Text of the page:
Editorial: Another soft, but legal, benefit for state lawmakers

A per diem is a sum of money that an employer will give to someone to cover the expenses of a business trip.

Unless you have a very specific job that requires travel, that’s usually not the sort of thing that gets a big chunk of your paycheck.

But then there are the Pennsylvania state lawmakers.

If you want to make money and run for office, Pennsylvania is one of the best places to go. It’s one of 10 states where being a legislator is a full-time job, earning $ 90,335 per year. (Only California and New York pay more, $ 114,877 and $ 110,000, respectively.) That’s almost three times the state’s average income of $ 34,352. That’s 50% more than the median household income of $ 61,744.

Yet, apparently, this is not enough.

Pennsylvania also offers a per diem of $ 178 when you travel more than 50 miles from your home. In a state nearly 300 miles long, it’s easy to touch. Many lawmakers drive twice or more to get to Harrisburg. Mileage and other transportation costs are separate from per diem, which is meant to cover things like food and hotels, but doesn’t require receipts.

In other words, a lawmaker who travels 60 miles to get to a dinner in his honor may receive an additional $ 178 for doing so.

It can’t really do much, can it? Well, let’s ask State Representative Chris Sainato, D-Lawrence. A story from The Caucus and Spotlight PA – part of a larger investigation into lawmakers’ spending – revealed that he had collected $ 1.9 million in reimbursements, including per diems since taking office in 1994.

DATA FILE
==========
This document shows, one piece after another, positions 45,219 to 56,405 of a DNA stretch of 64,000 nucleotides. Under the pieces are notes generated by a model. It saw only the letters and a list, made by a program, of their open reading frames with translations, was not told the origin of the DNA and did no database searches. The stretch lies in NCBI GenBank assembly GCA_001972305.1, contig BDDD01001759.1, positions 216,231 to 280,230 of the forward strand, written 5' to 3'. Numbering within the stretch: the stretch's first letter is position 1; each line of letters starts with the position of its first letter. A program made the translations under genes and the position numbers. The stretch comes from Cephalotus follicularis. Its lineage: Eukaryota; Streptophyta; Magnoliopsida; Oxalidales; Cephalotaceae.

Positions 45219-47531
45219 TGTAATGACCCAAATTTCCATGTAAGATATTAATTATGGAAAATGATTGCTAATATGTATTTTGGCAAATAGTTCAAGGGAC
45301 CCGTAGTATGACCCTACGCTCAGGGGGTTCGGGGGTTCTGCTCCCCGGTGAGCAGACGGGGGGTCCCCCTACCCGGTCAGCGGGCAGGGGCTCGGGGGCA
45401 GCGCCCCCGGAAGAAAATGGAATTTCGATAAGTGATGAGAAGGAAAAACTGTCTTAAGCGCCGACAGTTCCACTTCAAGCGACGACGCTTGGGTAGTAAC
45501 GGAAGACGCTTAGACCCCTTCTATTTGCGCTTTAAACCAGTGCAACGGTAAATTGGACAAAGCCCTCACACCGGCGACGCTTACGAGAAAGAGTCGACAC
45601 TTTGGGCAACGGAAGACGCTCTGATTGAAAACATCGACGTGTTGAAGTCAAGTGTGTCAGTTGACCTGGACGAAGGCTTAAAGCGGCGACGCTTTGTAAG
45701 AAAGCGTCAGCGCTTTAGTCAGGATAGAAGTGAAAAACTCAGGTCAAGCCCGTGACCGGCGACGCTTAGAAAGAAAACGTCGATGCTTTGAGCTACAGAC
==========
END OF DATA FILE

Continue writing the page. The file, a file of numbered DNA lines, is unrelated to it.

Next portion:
Of that, $ 21,951 in spending for 2020 – when many lawmakers were working from home amid pandemic shutdowns. Sainato has never missed a day’s work – something he touted in a newsletter – and retained that record when other state offices were closed.

And he charged the taxpayers for it.

It’s not about Sainato, however. As far as the PA Caucus / Spotlight investigation has shown, he did nothing more than he was authorized to do.

This is the problem. Per diems are not universal, even among neighbors in Pennsylvania. Delaware, New Jersey and Ohio do not offer them. Maryland and New York divided them into an amount for food and one for lodging. West Virginia is offering $ 131 without proof a day, but it pays its lawmakers only $ 20,000 a year.

Some House and Senate leaders have talked about more comprehensive reporting of expenses. Daily allowances circumvent this transparency.

If lawmakers are serious about liability, per diems should be replaced by receipts.

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